The present review focuses on the mouse as an experimental immunopathologic model for human non-Hodgkin's lymphomas and related leukemias. Immunomorphologic evidence is presented that clearly demonstrates that B- and T-cell subtypes of mouse (murine) lymphoma/leukemia closely resemble and are analogous to B- and T-cell subtypes of human lymphoma/leukemia as defined by recently proposed immunomorphologic classifications. Further evidence is presented that favors the hypothesis that certain types of murine and human B-cell lymphoma develop out of prodromal, prelymphomatous states, which exhibit antecedent morphologic and immunologic abnormalities. The many experimental advantages of the murine systems are stressed, as well as the concept that the presently defined immunomorphologic approach should be effectively combined with molecular and cytogenetic parameters. Images Table 6 Figure 1 Figure 2 Figure 3 Figure 4 Figure 5 Figure 6 Figure 7 Figure 8 Figure 10 Table 9 Figure 11 Figure 12 Figure 13 PMID:6605691

  5. Mouse models of dominant ACTA1 disease recapitulate human disease and provide insight into therapies.

    PubMed

    Ravenscroft, Gianina; Jackaman, Connie; Bringans, Scott; Papadimitriou, John M; Griffiths, Lisa M; McNamara, Elyshia; Bakker, Anthony J; Davies, Kay E; Laing, Nigel G; Nowak, Kristen J

    2011-04-01

    Mutations in the skeletal muscle ?-actin gene (ACTA1) cause a range of pathologically defined congenital myopathies. Most patients have dominant mutations and experience severe skeletal muscle weakness, dying within one year of birth. To determine mutant ACTA1 pathobiology, transgenic mice expressing ACTA1(D286G) were created. These Tg(ACTA1)(D286G) mice were less active than wild-type individuals. Their skeletal muscles were significantly weaker by in vitro analyses and showed various pathological lesions reminiscent of human patients, however they had a normal lifespan. Mass spectrometry revealed skeletal muscles from Tg(ACTA1)(D286G) mice contained ?25% ACTA1(D286G) protein. Tg(ACTA1)(D286G) mice were crossed with hemizygous Acta1(+/-) knock-out mice to generate Tg(ACTA1)(D286G)(+/+).Acta1(+/-) offspring that were homozygous for the transgene and hemizygous for the endogenous skeletal muscle ?-actin gene. Akin to most human patients, skeletal muscles from these offspring contained approximately equal proportions of ACTA1(D286G) and wild-type actin. Strikingly, the majority of these mice presented with severe immobility between postnatal Days 8 and 17, requiring euthanasia. Their skeletal muscles contained extensive structural abnormalities as identified in severely affected human patients, including nemaline bodies, actin accumulations and widespread sarcomeric disarray. Therefore we have created valuable mouse models, one of mild dominant ACTA1 disease [Tg(ACTA1)(D286G)], and the other of severe disease, with a dramatically shortened lifespan [Tg(ACTA1)(D286G)(+/+).Acta1(+/-)]. The correlation between mutant ACTA1 protein load and disease severity parallels effects in ACTA1 families and suggests altering this ratio in patient muscle may be a therapy for patients with dominant ACTA1 disease. Furthermore, ringbinden fibres were observed in these mouse models. The presence of such features suggests that perhaps patients with ringbinden of unknown genetic origin should be considered for ACTA1 mutation screening. This is the first experimental, as opposed to observational, evidence that mutant protein load determines the severity of ACTA1 disease. PMID:21303860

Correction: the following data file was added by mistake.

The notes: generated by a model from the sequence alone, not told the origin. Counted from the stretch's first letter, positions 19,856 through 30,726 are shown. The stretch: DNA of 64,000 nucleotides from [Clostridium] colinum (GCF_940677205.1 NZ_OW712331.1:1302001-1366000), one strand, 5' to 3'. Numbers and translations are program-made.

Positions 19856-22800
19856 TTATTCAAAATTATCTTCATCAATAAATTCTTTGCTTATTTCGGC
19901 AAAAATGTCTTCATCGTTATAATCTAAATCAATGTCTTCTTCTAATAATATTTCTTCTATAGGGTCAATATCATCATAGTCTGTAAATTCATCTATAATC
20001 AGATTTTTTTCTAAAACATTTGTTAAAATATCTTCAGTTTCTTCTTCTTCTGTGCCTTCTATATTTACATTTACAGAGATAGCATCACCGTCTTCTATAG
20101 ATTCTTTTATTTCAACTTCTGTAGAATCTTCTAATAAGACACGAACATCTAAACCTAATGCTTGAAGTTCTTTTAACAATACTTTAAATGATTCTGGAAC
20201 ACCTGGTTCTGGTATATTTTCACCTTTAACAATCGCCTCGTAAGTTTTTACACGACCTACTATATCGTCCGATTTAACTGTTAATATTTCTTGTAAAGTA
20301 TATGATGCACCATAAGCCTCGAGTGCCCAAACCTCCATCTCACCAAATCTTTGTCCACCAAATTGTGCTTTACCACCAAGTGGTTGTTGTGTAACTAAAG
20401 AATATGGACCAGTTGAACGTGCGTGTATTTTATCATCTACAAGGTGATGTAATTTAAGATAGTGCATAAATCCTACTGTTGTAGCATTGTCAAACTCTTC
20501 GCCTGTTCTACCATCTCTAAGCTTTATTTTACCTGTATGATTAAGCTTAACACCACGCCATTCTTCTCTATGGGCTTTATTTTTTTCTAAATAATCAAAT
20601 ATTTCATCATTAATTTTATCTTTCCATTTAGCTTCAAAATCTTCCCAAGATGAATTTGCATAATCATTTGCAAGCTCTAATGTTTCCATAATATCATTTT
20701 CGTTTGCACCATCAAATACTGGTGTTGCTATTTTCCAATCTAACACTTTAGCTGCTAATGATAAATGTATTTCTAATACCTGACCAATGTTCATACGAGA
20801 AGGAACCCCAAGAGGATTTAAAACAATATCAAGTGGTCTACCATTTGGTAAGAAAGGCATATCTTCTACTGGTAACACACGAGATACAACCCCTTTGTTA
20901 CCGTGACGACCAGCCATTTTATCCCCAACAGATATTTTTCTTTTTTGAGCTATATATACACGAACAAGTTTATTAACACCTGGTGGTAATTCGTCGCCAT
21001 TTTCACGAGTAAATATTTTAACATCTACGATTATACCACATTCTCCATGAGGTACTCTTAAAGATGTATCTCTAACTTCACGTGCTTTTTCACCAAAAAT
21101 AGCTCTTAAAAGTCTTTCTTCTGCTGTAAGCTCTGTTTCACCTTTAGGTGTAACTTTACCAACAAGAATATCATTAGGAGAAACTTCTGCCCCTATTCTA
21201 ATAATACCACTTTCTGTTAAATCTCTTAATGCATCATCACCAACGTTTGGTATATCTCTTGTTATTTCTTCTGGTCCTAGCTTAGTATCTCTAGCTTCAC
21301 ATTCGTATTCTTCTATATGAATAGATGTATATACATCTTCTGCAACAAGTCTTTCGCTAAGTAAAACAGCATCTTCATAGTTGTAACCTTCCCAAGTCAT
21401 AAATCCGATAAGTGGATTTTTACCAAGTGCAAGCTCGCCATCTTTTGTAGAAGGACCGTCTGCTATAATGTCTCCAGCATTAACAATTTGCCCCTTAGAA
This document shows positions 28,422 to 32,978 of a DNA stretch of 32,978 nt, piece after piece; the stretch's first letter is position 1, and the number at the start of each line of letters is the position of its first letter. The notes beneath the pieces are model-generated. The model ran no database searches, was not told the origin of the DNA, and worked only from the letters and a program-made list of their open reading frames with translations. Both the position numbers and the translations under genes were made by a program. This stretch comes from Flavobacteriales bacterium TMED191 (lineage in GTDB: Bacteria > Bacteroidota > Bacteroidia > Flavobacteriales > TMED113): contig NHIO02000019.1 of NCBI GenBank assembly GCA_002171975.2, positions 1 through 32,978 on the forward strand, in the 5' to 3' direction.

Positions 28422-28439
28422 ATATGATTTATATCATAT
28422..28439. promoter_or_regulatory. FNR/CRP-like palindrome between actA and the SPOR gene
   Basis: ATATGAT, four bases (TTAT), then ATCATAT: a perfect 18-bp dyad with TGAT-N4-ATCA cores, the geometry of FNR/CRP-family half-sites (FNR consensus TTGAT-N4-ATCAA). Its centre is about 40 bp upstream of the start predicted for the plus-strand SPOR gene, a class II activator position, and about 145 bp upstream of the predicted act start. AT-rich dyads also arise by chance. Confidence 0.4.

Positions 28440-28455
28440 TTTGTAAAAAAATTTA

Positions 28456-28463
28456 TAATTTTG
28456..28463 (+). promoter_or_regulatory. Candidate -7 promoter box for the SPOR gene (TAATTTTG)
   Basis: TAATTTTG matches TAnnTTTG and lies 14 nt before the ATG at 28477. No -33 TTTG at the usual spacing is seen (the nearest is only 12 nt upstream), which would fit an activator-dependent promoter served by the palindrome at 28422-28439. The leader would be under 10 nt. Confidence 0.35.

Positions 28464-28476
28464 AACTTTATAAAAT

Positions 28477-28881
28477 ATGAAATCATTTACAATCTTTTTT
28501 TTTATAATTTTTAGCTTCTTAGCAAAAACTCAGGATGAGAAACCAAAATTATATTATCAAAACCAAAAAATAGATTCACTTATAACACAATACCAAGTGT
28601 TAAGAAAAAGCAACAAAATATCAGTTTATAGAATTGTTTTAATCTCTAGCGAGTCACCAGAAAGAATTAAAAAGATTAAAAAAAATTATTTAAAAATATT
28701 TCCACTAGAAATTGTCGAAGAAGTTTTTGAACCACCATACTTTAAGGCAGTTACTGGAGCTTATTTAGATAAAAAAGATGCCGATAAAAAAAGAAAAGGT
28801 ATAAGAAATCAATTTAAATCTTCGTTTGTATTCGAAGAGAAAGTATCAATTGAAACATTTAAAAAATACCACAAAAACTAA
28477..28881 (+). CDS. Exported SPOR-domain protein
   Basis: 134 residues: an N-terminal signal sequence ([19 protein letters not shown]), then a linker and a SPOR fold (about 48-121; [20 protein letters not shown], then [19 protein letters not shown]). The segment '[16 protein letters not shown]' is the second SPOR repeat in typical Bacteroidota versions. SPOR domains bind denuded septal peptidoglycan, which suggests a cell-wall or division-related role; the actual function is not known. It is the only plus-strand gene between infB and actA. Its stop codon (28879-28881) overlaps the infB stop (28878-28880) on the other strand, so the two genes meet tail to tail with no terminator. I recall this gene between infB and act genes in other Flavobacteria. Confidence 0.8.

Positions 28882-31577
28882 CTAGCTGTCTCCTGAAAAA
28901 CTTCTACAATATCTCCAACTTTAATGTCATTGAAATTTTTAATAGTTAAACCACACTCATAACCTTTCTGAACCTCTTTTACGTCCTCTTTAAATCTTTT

6. Mouse and Human BAC Transgenes Recapitulate Tissue-Specific Expression of the Vitamin D Receptor in Mice and Rescue the VDR-Null Phenotype

    PubMed Central

    Lee, Seong Min; Bishop, Kathleen A.; Goellner, Joseph J.; O'Brien, Charles A.

    2014-01-01

    The biological actions of 1,25-dihydroxyvitamin D3 (1,25(OH)2D3) are mediated by the vitamin D receptor (VDR), which is expressed in numerous target tissues in a cell type-selective manner. Recent studies using genomic analyses and recombineered bacterial artificial chromosomes (BACs) have defined the specific features of mouse and human VDR gene loci in vitro. In the current study, we introduced recombineered mouse and human VDR BACs as transgenes into mice and explored their expression capabilities in vivo. Individual transgenic mouse strains selectively expressed BAC-derived mouse or human VDR proteins in appropriate vitamin D target tissues, thereby recapitulating the tissue-specific expression of endogenous mouse VDR. The mouse VDR transgene was also regulated by 1,25(OH)2D3 and dibutyryl-cAMP. When crossed into a VDR-null mouse background, both transgenes restored wild-type basal as well as 1,25(OH)2D3-inducible gene expression patterns in the appropriate tissues. This maneuver resulted in the complete rescue of the aberrant phenotype noted in the VDR-null mouse, including systemic features associated with altered calcium and phosphorus homeostasis and disrupted production of parathyroid hormone and fibroblast growth factor 23, and abnormalities associated with the skeleton, kidney, parathyroid gland, and the skin. This study suggests that both mouse and human VDR transgenes are capable of recapitulating basal and regulated expression of the VDR in the appropriate mouse tissues and restore 1,25(OH)2D3 function. These results provide a baseline for further dissection of mechanisms integral to mouse and human VDR gene expression and offer the potential to explore the consequence of selective mutations in VDR proteins in vivo. PMID:24693968

  7. Molecular Determinants of Severe Acute Respiratory Syndrome Coronavirus Pathogenesis and Virulence in Young and Aged Mouse Models of Human Disease

    PubMed Central